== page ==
The cavernous setting for this hallowed promenade is likely based on Bridgman’s sketches of Ptolemaic temples in Egypt, such as those at Dendera and Philae, and in particular, the temple of Horus at Edfou, one of the best-preserved Greco-Roman temples from this period (The cult of the Apis bull, with all its flowered festivals and ritualistic sacrifices, was in fact centered at Memphis, several hundred miles from this Upper Egyptian scene.) On the columns, Ptolemaic cartouches and hieroglyphs are visible; though most are indecipherable, others in the composition, such as those adorning the garments of the high priest, clearly bear the name of one of the bull’s aspects, the god Osiris. The religious furniture that Bridgman includes recalls various objects in American and European museums and collections: the naos, atop a solar bark and draped with a cloth bearing figures of the goddess Ma’at, resembles descriptions provided to the artist by Samuel Birch, Keeper of Oriental Antiquities at the British Museum. Bridgman’s diligent study of contemporary scholarly publications, including John Gardner Wilkinson’s Manners and Customs of the Ancient Egyptians (1837), may also have supplied him with information for this work, particularly with regard to the canopic chest at left. The presence of this and other distinctly funerary pieces, accurately rendered but incongruous in the scene, are a reminder of the composite nature of even the most persuasive of Bridgman’s Orientalist works.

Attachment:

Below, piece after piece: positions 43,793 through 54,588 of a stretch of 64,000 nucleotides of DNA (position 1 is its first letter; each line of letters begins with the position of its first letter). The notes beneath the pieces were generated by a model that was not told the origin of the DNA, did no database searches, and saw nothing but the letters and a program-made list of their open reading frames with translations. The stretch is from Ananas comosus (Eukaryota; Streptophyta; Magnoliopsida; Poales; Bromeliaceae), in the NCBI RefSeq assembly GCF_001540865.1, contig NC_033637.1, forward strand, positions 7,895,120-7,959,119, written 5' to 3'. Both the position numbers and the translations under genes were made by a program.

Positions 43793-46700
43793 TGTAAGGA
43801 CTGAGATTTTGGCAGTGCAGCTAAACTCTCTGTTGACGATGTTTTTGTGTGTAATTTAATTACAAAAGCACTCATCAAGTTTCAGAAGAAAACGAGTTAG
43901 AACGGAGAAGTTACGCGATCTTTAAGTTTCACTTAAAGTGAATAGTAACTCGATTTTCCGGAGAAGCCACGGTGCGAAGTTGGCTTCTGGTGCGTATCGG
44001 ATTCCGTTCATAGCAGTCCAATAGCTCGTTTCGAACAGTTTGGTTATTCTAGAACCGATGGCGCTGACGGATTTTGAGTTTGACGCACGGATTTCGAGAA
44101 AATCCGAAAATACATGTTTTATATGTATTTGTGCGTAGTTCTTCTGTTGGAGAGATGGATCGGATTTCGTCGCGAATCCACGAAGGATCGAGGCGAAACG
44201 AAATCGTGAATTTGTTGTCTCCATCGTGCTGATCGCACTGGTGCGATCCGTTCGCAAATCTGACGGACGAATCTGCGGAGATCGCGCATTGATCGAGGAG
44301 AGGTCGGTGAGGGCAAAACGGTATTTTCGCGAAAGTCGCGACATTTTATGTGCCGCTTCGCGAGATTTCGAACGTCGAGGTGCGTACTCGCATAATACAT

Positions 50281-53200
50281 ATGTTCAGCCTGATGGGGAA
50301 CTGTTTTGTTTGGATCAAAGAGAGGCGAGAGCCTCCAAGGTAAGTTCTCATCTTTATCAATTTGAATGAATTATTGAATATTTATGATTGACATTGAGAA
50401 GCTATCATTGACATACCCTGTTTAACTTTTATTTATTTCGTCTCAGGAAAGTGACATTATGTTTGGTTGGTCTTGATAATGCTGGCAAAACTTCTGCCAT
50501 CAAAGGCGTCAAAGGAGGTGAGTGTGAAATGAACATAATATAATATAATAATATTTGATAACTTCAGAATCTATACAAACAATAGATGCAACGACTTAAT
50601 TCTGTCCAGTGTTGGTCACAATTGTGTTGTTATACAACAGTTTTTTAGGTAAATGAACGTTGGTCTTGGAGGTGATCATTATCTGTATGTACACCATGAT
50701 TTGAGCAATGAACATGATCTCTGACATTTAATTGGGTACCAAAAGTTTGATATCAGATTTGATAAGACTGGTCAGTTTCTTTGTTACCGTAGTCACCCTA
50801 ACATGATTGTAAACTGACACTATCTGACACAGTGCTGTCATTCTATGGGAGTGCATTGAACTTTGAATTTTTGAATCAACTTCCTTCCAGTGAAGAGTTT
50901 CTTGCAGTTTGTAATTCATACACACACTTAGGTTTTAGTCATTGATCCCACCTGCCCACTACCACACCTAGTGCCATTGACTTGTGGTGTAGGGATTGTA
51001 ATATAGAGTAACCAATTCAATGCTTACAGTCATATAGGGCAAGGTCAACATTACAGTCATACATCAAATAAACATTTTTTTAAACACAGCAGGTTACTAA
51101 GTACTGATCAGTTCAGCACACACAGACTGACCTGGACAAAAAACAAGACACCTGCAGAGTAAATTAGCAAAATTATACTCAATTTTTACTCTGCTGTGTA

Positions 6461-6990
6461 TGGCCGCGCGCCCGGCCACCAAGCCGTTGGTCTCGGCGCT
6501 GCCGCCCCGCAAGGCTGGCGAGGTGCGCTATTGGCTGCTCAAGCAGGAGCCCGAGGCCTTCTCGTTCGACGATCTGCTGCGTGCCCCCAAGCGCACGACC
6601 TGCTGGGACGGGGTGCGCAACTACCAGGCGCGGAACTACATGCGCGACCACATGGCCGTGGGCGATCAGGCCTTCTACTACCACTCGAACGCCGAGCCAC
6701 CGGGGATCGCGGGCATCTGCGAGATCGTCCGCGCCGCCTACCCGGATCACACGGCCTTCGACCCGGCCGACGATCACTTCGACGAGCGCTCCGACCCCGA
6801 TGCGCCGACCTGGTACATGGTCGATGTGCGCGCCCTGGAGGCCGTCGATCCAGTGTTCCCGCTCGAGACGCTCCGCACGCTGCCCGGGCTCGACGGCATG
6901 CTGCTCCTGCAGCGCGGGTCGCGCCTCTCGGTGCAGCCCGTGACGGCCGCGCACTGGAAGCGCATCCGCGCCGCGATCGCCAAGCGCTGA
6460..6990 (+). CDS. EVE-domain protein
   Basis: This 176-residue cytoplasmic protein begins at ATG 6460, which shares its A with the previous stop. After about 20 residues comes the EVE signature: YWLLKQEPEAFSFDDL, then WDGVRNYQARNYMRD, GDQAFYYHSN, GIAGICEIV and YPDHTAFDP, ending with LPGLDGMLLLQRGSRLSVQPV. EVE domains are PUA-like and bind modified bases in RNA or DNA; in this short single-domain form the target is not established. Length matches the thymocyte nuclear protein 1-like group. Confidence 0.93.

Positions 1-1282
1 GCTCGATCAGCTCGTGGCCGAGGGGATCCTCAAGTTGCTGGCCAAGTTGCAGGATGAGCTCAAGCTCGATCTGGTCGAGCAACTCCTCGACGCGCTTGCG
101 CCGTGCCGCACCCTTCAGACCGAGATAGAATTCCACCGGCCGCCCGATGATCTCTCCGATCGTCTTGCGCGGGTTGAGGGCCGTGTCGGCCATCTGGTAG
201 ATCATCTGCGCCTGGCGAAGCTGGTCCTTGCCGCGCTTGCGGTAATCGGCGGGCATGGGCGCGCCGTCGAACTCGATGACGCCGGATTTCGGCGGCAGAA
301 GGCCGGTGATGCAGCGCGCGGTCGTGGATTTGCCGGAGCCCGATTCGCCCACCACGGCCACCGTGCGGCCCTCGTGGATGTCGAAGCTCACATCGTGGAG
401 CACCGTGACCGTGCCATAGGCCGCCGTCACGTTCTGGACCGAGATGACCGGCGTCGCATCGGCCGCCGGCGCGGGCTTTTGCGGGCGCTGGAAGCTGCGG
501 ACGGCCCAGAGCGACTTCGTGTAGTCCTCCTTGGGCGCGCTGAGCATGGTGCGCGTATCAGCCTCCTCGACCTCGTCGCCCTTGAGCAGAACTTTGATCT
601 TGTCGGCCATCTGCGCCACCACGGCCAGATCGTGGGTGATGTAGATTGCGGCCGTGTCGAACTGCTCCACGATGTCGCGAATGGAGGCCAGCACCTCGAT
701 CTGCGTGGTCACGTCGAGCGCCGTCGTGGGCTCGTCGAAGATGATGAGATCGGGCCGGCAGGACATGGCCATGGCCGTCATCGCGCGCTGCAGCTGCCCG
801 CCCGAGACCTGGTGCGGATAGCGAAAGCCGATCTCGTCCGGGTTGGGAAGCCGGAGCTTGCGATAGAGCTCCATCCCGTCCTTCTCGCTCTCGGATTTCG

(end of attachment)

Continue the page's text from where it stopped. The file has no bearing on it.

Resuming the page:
This catalogue note was written by Emily M. Weeks, Ph.D.
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